P

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3 hours ago, Phil Rhodes said:

- Detect when the contacts on the camera close. I would buy an off-the-shelf flash port connector cable and cut it in half. Connect one side of the connector to the +3.3V power, and the other to an interrupt-capable GPIO pin. Configure the GPIO pin as an input with interrupts enabled. Write an appropriate interrupt-servicing routine. When the interrupt fires, you need to take some action.

in most cases it is safest to connect external switches to the power input by using a pullup resistor so that the whole system does not short circuit if there would be a problem with the external switch or cables/connectors. Additionally it is easier to arrange multiple remote switches this way because you only need one signal cable per switch and one single common ground wire, NOT two wires per switch.    So this way arranged it would be   3.3V input ---> pullup resistor from 2K to 20K depending on what you do ---> arduino pin input AND the outgoing wire to the switch  ----> the switch ----> ground.   When the switch is open the arduino pin is pulled to 3.3v by the pullup resistor and when the switch is closed the switch shorts the arduino pin to the ground and the pin reads 0v. The resistor limits the current so that nothing heats or uses too much current and capacitance is still successfully countered.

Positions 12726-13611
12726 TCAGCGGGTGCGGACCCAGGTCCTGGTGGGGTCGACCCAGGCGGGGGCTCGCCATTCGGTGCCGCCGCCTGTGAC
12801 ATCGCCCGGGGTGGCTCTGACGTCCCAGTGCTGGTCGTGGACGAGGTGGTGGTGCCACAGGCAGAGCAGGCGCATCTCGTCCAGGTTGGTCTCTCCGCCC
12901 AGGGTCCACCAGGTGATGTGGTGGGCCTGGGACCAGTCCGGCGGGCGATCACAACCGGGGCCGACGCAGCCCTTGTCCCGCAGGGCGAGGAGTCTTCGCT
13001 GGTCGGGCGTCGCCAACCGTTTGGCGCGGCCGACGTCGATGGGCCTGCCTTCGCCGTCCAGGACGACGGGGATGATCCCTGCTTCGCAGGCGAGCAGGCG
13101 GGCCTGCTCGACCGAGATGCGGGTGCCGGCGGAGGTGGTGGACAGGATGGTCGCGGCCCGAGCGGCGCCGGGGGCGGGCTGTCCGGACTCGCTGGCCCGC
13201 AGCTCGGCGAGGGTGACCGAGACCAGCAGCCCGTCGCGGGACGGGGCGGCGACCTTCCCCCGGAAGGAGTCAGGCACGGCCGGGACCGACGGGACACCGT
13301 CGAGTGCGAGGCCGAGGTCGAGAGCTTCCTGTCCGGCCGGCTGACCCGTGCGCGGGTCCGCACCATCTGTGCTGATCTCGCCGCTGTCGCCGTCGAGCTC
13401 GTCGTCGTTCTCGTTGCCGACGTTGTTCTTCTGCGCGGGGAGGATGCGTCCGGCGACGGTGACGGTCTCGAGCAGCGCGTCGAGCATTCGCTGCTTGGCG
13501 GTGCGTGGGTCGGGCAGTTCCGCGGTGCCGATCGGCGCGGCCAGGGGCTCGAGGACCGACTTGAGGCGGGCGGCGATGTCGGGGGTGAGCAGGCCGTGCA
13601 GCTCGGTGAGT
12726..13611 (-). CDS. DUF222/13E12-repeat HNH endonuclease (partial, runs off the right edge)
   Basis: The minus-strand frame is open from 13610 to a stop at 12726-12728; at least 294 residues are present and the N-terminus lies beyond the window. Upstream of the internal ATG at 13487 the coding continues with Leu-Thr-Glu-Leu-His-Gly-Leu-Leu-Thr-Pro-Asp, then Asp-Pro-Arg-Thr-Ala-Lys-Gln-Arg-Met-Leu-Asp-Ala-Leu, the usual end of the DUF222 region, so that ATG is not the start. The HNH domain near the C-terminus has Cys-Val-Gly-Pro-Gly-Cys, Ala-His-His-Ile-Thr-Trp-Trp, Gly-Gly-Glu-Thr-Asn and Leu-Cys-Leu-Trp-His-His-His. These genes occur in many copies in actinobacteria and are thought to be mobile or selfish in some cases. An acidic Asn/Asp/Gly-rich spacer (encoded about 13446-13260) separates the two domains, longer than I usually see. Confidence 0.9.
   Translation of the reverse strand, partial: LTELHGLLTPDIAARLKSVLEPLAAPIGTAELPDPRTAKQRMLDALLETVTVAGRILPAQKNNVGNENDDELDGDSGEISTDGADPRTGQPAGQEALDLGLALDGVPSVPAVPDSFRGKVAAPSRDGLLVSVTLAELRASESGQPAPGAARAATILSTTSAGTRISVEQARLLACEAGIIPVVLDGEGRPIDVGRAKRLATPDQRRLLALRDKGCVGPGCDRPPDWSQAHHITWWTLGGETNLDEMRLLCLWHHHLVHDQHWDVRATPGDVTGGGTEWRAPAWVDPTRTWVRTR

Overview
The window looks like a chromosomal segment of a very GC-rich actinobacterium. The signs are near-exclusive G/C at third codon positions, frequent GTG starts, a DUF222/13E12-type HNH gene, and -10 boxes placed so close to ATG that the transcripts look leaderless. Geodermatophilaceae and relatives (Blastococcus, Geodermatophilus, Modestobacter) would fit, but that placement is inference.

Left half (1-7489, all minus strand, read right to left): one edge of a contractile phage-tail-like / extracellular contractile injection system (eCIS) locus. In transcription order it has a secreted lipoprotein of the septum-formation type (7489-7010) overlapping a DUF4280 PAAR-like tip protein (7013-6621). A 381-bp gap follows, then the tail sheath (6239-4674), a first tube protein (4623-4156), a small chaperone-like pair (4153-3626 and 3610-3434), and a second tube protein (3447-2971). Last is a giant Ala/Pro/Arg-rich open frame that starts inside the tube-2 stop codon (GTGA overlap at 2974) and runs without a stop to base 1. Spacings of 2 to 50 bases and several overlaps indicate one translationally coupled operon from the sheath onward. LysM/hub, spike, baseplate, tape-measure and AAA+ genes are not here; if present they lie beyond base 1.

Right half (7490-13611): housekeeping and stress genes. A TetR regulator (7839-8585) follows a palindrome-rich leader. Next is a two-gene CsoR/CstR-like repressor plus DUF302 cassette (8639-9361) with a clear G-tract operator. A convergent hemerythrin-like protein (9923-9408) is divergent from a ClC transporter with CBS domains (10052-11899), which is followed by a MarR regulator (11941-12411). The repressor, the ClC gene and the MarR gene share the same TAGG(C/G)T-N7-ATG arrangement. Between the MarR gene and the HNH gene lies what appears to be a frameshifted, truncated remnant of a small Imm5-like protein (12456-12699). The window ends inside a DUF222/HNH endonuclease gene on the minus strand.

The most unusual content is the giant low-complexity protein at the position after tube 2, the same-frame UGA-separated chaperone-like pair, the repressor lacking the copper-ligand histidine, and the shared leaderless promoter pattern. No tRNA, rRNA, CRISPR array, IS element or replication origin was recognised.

It might be useful to test with a oscilloscope if the switch needs a debounce capacitor to avoid multiple "switch pushes" when the camera is started and stopped (the arduino can detect every one of the bounces and may count from 3 to 10 "button pushes" per single mechanical operation of the switch. ) This may not be a problem if the Zoom recorder is not able to start and stop recording for millisecond long durations but it may still be worth checking out and can be corrected either by using a capacitor or in the arduino code if cap is not used

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Just now, aapo lettinen said:

in most cases it is safest to connect external switches to the power input by using a pullup resistor so that the whole system does not short circuit if there would be a problem with the external switch or cables/connectors. Additionally it is easier to arrange multiple remote switches this way because you only need one signal cable per switch and one single common ground wire, NOT two wires per switch.    So this way arranged it would be   3.3V input ---> pullup resistor from 2K to 20K depending on what you do ---> arduino pin input AND the outgoing wire to the switch  ----> the switch ----> ground.   When the switch is open the arduino pin is pulled to 3.3v by the pullup resistor and when the switch is closed the switch shorts the arduino pin to the ground and the pin reads 0v. The resistor limits the current so that nothing heats or uses too much current and capacitance is still successfully countered.